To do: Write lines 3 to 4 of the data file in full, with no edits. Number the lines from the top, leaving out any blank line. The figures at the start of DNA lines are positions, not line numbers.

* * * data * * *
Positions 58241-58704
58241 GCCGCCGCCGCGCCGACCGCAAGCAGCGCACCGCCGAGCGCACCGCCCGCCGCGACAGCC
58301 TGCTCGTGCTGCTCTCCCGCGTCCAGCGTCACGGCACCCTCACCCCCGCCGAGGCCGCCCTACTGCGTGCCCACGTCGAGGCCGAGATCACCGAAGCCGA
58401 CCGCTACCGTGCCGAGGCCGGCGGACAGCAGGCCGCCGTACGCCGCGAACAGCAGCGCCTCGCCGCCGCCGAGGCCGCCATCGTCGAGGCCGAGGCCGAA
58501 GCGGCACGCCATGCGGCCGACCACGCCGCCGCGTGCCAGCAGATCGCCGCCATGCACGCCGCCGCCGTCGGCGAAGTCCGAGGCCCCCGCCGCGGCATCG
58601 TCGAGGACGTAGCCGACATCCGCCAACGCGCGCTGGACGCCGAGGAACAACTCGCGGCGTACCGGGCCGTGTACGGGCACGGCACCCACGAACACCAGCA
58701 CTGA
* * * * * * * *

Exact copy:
58301 TGCTCGTGCTGCTCTCCCGCGTCCAGCGTCACGGCACCCTCACCCCCGCCGAGGCCGCCCTACTGCGTGCCCACGTCGAGGCCGAGATCACCGAAGCCGA
58401 CCGCTACCGTGCCGAGGCCGGCGGACAGCAGGCCGCCGTACGCCGCGAACAGCAGCGCCTCGCCGCCGCCGAGGCCGCCATCGTCGAGGCCGAGGCCGAA